Our current immigration system is broken. Employers are circumventing the system by hiring undocumented workers, and more and more undocumented immigrants are being deported. Recent improvements in border security are necessary but do not address the fundamental issue. We need to streamline the process in a way that is rational and avoids breaking up families. Deportation will not solve our problems; it is cruel, wasteful, and damaging to our economy. We need to include law-abiding, tax-paying undocumented immigrants in our society. I also support the DREAM Act, which would provide permanent residency to children of undocumented immigrants who graduated from U.S. high schools, attained higher education, or served honorably in the Armed Forces for at least two years. These children would be given an expedited opportunity to gain legal citizenship.
I was encouraged by the Obama administration’s executive action implementing Deferred Action for Childhood Arrivals (DACA) in 2012. This policy allowed youth who would have been eligible for the DREAM Act to come out of the shadows and work legally in the U.S. However, the fact that the first applicants for DACA status are now coming up for renewal after two years shows the necessity for congressional action to replace this temporary measure.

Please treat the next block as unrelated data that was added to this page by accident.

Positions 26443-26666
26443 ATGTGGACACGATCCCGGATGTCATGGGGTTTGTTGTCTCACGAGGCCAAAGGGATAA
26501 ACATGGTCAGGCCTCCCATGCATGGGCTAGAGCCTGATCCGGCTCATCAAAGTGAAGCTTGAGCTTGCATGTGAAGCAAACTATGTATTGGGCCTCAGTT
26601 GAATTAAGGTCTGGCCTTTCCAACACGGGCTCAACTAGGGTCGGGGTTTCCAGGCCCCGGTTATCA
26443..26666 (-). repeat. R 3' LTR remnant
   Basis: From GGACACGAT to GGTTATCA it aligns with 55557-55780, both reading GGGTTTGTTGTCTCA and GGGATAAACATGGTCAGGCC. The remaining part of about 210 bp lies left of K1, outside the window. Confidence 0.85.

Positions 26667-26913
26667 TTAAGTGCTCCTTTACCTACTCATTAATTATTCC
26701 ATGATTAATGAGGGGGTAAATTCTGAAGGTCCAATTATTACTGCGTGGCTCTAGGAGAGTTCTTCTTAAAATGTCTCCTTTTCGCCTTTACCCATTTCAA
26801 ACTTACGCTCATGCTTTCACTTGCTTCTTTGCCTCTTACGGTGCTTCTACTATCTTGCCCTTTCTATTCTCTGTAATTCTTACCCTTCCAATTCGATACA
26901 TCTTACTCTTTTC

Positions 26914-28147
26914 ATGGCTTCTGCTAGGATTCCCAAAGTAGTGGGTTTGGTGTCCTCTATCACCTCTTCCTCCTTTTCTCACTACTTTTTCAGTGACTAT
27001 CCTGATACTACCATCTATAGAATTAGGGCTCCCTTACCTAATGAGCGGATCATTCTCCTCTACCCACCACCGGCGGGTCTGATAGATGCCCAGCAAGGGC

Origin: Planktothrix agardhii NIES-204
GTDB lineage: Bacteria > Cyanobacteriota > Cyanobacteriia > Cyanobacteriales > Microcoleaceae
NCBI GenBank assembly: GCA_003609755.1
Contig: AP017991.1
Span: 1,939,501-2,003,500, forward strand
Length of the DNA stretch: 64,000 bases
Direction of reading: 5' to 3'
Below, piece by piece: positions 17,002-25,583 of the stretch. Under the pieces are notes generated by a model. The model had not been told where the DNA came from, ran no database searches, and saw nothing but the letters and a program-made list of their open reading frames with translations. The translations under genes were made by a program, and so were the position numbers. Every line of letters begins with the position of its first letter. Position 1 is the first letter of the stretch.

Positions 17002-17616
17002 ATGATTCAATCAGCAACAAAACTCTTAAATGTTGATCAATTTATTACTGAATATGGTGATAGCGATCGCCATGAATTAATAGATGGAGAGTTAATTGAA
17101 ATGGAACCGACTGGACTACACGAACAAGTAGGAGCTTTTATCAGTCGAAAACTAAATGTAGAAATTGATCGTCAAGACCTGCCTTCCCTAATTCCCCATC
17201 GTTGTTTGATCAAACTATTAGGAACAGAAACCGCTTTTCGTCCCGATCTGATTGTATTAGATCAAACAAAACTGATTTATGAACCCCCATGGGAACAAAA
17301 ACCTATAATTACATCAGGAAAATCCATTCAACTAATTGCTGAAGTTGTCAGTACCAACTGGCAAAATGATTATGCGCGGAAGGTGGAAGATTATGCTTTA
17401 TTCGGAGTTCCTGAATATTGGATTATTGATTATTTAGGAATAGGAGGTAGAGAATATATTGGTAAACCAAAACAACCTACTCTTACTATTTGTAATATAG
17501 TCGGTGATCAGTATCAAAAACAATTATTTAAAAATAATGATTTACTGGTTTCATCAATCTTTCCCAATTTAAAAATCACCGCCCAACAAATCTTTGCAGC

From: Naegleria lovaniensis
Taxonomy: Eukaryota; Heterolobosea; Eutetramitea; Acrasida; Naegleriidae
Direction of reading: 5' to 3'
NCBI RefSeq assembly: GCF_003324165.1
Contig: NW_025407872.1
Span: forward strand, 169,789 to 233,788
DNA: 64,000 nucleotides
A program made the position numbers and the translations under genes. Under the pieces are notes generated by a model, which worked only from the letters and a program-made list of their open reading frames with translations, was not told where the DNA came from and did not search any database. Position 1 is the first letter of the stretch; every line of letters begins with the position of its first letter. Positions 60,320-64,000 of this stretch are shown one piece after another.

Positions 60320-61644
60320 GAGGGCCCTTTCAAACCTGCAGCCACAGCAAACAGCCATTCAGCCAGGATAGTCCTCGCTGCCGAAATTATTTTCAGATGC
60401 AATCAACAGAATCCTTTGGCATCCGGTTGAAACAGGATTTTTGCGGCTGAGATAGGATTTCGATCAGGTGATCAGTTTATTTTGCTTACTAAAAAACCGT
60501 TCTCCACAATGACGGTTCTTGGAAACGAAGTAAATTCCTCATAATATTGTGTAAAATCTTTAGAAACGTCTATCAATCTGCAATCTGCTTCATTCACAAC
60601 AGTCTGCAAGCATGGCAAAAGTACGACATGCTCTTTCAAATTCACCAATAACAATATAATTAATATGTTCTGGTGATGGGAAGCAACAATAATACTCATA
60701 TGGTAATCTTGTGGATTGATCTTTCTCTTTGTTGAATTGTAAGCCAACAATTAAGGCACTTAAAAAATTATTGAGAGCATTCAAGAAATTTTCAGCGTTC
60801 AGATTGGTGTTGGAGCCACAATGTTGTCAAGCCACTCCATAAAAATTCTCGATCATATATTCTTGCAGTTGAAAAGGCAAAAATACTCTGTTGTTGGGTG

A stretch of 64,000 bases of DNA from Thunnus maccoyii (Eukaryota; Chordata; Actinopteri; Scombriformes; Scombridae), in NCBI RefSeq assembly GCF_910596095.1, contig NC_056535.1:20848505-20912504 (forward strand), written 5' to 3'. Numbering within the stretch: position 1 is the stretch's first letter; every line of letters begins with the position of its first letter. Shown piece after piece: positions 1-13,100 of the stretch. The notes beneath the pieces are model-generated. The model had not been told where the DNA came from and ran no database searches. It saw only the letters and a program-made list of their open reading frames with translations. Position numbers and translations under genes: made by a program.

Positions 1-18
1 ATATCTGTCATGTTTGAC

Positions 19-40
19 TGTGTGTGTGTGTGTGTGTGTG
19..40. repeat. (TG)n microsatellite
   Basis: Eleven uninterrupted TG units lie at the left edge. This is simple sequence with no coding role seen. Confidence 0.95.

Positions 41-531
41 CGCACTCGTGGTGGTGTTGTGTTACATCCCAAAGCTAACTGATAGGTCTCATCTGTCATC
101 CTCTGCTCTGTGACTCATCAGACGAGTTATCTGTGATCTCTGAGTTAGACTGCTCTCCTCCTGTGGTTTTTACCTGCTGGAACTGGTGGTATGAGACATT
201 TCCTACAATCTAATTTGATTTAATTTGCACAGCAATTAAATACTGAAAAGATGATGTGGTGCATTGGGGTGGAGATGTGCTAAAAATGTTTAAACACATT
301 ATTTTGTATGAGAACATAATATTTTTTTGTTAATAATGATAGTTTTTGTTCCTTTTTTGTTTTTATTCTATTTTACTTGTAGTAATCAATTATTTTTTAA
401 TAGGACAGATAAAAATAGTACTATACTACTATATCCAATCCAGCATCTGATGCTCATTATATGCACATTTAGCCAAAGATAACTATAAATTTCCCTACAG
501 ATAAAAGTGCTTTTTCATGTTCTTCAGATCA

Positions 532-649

I support increasing the number of H-1B visas so that foreign nationals with critical skills can contribute their talents to our economy. I also support ending the 7 percent per-country cap that limits family-sponsored and employment-based visas regardless of each country’s population. My own uncle had to wait in China for almost 20 years to immigrate to the U.S. because of this unfair restriction.
9. What is your view of the role of the U.S. military in the islands?
Military bases and activities in Hawaii represent a major asset for our national security and for our economy. While I support reducing defense spending on noncritical programs, the U.S. military in our islands plays a key role in protecting our nation. Particularly now as the Obama administration expands its focus on East Asia in our foreign policy, Hawaii has never been more important. Our strategic location in the middle of the Pacific means that relocating personnel and equipment to other areas would be detrimental to our national security. Still, governments at all levels should work with the military to ensure that its footprint does not harm the environment of our islands. We must also ensure that the military respects sites of cultural significance and engages with our host culture to ensure proper communication and respect to important places.
10. What other important issue would you like to discuss here?
With strong progressive representation in Washington, Hawaii can once again lead the nation and the world by building a vibrant economy while guaranteeing civil rights for all. For more information about my Agenda for Change, please refer to our campaign website: http://stanleychangforcongress.com/issues/.